Prioritizing your appointments and to-do-lists are key when it comes to productivity and time management. What if you have a calendar full of appointments and meetings? These also need to be prioritized. If you say “yes” to each and every request when you already booked, you end-up spreading yourself too thin. As a result, conflicts will arise and you’ll fall behind on your most important tasks. Eventually this can lead to you burning yourself out.
Before you start booking appointments, take the time to evaluate which appointments take priority over others. When you understand the priority concept, you can prioritize your appointments to have the most impact.
Prioritizing your appointments helps you achieve your goals.
You’re not going to book an appointment just for the sake of booking an appointment. Instead, the appointments that you will help you reach your goals.
Let’s say that you just launched a startup and are looking to attain new prospects or investors. The goals of your appointments could be building relationships, sharing your vision, or metrics like revenue, selling a specific product, or the number of sales calls you make in a day.
While that’s not an extensive list, the first step in prioritizing appointments is to make sure that they align with your goals. If an appointment doesn’t help you reach a specific goal, then they should be delayed, delegated, or deleted.
Gives you the appropriate time to get your work done.
Booking back-to-back appointments may sound great in theory. Unfortunately, this isn’t a smart approach.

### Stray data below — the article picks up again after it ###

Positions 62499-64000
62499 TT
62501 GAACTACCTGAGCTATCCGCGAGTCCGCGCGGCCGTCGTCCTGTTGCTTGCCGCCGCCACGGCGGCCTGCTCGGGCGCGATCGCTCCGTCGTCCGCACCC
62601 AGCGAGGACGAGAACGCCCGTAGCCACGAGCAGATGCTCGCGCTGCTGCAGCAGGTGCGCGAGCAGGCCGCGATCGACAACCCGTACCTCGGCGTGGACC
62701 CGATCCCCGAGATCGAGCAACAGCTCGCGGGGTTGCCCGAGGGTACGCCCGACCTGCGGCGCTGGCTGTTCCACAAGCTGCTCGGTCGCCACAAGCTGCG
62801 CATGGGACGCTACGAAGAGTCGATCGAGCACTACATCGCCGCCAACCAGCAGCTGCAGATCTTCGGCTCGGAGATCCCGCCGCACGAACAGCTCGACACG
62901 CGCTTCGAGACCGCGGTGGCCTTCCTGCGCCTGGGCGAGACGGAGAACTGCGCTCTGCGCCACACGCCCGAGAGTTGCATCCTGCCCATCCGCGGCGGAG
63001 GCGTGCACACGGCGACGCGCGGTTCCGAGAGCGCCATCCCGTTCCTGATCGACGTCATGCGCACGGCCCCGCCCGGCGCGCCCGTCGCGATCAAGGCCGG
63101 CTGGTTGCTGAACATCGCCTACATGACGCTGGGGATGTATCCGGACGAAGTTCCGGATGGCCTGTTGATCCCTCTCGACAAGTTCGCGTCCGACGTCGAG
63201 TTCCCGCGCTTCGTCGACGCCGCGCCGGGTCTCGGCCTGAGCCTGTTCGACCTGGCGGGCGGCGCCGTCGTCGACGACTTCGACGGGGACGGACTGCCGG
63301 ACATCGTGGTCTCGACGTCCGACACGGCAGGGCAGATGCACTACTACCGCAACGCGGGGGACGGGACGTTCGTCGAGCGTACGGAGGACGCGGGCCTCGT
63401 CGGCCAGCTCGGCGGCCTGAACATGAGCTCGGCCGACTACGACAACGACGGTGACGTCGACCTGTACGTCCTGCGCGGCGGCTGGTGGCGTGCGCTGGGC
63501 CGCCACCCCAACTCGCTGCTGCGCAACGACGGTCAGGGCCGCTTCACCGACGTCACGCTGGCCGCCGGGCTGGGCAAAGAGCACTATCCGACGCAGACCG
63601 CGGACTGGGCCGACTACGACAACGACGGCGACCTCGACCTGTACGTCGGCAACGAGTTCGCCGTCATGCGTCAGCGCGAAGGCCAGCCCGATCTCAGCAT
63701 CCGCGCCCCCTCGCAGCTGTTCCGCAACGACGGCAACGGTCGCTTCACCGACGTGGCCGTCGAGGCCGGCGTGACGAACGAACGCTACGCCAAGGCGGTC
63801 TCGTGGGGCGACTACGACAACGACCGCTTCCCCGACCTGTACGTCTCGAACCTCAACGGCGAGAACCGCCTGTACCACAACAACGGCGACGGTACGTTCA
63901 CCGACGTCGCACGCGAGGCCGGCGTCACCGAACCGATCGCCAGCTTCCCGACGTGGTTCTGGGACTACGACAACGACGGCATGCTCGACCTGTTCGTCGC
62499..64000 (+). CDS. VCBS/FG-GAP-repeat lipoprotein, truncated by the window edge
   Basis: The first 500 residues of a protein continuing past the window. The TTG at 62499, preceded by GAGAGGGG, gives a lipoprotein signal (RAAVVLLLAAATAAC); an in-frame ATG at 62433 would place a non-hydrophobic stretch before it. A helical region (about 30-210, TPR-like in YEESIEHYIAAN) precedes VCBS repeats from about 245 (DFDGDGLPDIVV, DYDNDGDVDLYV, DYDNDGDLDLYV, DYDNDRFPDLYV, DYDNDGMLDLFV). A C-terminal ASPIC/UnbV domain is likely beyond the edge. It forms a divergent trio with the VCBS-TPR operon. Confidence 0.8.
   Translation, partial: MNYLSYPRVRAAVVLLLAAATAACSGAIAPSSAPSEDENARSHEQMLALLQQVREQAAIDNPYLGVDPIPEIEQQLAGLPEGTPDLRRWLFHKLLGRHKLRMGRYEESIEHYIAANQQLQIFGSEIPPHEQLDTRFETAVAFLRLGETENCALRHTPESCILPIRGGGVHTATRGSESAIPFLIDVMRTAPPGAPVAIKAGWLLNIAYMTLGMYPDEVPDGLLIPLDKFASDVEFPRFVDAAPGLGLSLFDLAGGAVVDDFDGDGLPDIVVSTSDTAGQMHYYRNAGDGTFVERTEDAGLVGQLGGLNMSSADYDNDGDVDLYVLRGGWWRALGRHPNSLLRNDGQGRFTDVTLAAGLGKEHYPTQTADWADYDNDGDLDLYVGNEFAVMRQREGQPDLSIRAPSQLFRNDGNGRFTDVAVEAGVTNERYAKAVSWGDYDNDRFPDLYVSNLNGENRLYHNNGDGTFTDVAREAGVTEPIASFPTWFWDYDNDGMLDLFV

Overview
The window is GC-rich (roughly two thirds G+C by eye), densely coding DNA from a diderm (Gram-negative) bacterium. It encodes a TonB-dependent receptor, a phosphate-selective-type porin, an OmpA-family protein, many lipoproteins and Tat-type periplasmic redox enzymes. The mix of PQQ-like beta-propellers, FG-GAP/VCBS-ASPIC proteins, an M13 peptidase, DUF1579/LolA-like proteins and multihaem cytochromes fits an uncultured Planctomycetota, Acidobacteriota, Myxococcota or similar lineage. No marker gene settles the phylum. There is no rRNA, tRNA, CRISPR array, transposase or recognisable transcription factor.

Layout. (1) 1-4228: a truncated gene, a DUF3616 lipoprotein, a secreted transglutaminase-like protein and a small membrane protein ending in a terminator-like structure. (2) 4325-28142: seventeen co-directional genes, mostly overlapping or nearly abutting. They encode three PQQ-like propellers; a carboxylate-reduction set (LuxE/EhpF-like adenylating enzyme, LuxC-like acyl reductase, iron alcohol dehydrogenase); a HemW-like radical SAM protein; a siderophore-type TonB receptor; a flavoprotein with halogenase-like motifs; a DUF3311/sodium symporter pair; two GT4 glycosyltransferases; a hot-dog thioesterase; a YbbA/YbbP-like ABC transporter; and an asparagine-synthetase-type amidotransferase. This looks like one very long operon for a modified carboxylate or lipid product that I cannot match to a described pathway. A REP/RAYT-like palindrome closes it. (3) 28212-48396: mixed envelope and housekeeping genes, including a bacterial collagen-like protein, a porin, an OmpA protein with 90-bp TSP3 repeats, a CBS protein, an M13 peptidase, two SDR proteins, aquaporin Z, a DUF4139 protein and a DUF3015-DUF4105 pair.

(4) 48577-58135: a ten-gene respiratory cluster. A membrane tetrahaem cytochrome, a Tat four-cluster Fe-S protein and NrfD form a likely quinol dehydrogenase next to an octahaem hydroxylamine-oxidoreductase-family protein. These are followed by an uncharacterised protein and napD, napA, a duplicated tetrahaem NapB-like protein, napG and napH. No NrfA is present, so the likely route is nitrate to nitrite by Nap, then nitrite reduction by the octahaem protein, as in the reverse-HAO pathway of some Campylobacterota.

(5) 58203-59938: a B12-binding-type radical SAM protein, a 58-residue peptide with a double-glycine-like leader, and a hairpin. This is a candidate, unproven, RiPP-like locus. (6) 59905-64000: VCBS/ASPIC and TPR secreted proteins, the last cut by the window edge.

Before an appointment we need time to prepare. For instance, if you’re a CPA or tax adviser, then you would want to review your client’s information prior to the appointment. This way you know the financial or tax advice you need to provide your client. As a result, the meeting will be more productive and less time-consuming for both you and your client.
After an appointment, you need time to catch you breath, grab a snack, follow-up with the client, and attend to administrative tasks like returning emails.
By prioritizing your appointments you’ll have a better understanding of what exactly needs to be done before, during, and after the appointment. Besides making appointments more efficient, you’ll know how long the appointment will take. Now you can appropriately schedule your entire day so that everything that needs to get done does.
Saves time, money, and your sanity.
Prioritizing your appointments will save you time. Instead of devoting much of your day to appointments that aren’t productive, you can focus solely on the appointments that help you achieve a goal.
This can also save you money. For example, if you’re not prioritizing tasks then you may schedule too many employees during non-peak hours. As a result, you’re paying your team to basically stand around. Even worse, you may be understaffed during peak hours.
And, most importantly, prioritizing your appointments keeps you sane. As opposed to constantly “winging it” and rushing from appointment to appointment, you can remain calm, cool, and collected. You’ll also have time to decompress and catch your breath.
Prioritizing, prevents conflicts from occurring.
When you don’t prioritize your appointments there’s a greater chance that conflicts will arise.
For instance, because your accepting every request, you may end-up double-booking events. You may also run late to your next appointment, which means your prospect or client is wasting their time waiting for you.
If you’re working with others, these conflicts could be be being over-or-understaffed. Again, this can be costly and keep your customers waiting.
When you prioritize appointments you’re only focusing on the most important appointments. This reduces conflicts because instead of booking too many appointments, you’re only setting the amount of appointments that you can handle in a day.
Helps you prepare for the unexpected.